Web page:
A nice little addition to my life in November was my new membership to a local fitness center.  Club Northwest has lots of cool stuff  I will never use but the best thing they have that I WILL use is the saltwater swimming pool.  At 85 F it is fabulous.  The facility is clean and beautiful, and when I swim a couple of days a week early in the morning the pool is nearly empty.  I love my Garmin watch that has a "pool swim" function which keeps track of my laps, my strokes, my time, and all the other fitness stats of interest.  It is wonderful and is the best exercise I can do for my legs and back. A funny little thing about my membership is that to shave 20 bucks a month off my fee I am required to send a photo each month of this sign posted in my yard.  Worth it for sure.

It is raining again today, with the heaviest downpour behind us but more to come.  It seems that the atmospheric rivers that spin toward the northwest and California are stacked up and keep dumping their wetness in our world.  December has been very wet, and as I look back at photos from November preparing to write about that month I can see that most of those photos include gray skies as well.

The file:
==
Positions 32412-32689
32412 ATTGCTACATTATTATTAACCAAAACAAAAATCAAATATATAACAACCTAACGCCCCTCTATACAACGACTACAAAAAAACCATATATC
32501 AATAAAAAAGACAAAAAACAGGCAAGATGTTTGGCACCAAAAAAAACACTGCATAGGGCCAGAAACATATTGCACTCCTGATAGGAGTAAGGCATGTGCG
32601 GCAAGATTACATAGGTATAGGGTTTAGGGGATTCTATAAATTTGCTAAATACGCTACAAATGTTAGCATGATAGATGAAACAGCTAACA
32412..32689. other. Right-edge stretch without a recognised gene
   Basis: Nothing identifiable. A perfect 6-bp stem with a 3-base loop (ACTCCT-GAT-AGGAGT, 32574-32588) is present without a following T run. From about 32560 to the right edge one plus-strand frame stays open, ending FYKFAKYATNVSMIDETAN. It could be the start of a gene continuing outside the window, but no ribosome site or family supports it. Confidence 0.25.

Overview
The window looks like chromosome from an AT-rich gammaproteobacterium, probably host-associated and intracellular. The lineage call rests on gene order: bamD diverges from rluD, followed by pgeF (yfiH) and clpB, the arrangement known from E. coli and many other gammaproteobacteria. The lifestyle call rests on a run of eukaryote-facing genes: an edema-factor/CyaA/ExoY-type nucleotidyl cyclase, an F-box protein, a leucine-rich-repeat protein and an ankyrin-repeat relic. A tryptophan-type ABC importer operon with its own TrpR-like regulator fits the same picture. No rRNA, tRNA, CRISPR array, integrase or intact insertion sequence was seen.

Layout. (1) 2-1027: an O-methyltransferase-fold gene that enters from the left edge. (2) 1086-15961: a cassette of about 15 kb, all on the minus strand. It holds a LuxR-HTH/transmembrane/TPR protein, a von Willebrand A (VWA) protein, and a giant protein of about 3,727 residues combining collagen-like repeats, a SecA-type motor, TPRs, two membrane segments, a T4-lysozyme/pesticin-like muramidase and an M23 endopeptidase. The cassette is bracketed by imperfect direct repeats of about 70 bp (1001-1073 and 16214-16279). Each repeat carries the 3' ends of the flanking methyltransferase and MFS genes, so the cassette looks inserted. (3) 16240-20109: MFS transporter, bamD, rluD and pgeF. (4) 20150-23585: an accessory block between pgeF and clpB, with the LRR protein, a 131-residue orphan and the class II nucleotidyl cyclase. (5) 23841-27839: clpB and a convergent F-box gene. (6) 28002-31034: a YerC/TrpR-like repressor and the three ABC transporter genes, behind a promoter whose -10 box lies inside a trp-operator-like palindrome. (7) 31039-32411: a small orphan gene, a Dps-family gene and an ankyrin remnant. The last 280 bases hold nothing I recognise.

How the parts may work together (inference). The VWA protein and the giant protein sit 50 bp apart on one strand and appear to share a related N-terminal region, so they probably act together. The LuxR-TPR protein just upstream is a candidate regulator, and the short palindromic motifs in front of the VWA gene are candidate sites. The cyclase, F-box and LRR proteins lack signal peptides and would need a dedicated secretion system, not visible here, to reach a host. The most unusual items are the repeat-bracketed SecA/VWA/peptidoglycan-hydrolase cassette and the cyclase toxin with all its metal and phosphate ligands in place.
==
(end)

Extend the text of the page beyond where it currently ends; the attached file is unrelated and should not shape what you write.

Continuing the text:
Funny thing, there is a thin line of moss growing on my pickup in the space between the roof panels. I might need to use some kind of pick to get it out of there, but I don't suppose it is causing any harm. I drive the truck to the dump and back and sometimes to the store.  She is a perfect truck at 21 years old, and I bought her new.  No rush to replace the little Dakota, she has served us well. I guess you know you live in the Pacific Northwest when moss grows on your truck.